Cheaper Airfares Step 2: Use an airfare aggregator
Let an aggregator automatically search all the booking engines, airline sites, travel agencies, and airfare discounters in the blink of an eye
Let me be blunt. If I could check only one kind of website before booking an airfare, it would be an aggregator.
I could quite happily then proceed to book my plane tickets knowing that there is only the smallest chance a better fare is out there. (Well, OK, I would want a chance to check the consolidators as well first.)
When looking into buying plane tickets on the Internet, you probably do what most people do: check one or more of the famous search engines and booking sites—Orbitz, Expedia, Travelocity—then pick the best price you can find and book the tickets.
Congratulations. Chances are pretty strong that you just overpaid for your airfare.
Search Southwest yourself
Sadly, Southwest Airlines sues any aggregator that tries to include its prices in their meta-searches. This is a pain, but since Southwest offers such stellar service (including free bags!), it pays to make that quick extra stop at southwest.com when you are checking domestic flights. While the three big booking engines often do offer excellent fares—sometimes, indeed, the best available out there—there are other booking engines—both smaller ones and foreign ones that aren't as well marketed to the U.S. audience—not to mention many consolidators (wholesalers), airfare discounters, and online travel agencies, all of which might very well have even lower fares.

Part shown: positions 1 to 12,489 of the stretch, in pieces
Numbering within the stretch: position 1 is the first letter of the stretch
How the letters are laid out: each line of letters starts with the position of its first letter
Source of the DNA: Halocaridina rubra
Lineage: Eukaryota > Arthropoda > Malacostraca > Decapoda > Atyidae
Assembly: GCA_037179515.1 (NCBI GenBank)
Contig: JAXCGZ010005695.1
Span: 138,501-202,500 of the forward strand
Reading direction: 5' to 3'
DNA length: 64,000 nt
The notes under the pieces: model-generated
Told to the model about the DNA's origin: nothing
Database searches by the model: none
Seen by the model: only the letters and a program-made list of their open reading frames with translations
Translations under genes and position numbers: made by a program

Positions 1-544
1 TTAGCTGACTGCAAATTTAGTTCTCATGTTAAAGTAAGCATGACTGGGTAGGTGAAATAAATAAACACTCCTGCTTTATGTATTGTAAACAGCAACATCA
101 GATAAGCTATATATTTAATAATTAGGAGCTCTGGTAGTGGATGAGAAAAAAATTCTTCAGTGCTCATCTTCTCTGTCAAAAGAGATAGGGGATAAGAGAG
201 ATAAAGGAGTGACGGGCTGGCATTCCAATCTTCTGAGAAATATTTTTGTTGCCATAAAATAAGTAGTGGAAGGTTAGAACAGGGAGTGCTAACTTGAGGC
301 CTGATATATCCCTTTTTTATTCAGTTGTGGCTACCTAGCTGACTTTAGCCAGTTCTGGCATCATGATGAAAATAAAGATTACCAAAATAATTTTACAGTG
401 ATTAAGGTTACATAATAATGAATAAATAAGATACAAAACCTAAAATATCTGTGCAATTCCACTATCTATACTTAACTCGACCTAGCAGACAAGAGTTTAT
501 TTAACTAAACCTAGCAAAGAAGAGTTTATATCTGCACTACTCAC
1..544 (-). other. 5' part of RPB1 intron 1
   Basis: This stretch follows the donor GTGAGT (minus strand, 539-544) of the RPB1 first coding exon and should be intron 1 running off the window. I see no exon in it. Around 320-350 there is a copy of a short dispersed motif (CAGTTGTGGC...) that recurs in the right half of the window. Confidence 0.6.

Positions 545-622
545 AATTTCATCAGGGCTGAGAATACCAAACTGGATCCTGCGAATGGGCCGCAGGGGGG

If nothing else, the big three booking engines always charge you a modest fee—just $5 to $10 (and, during the doldrums of the 2008/09 economic slump, some began waiving even that), but still…
You use a kind of automated personal shopper called an aggregator.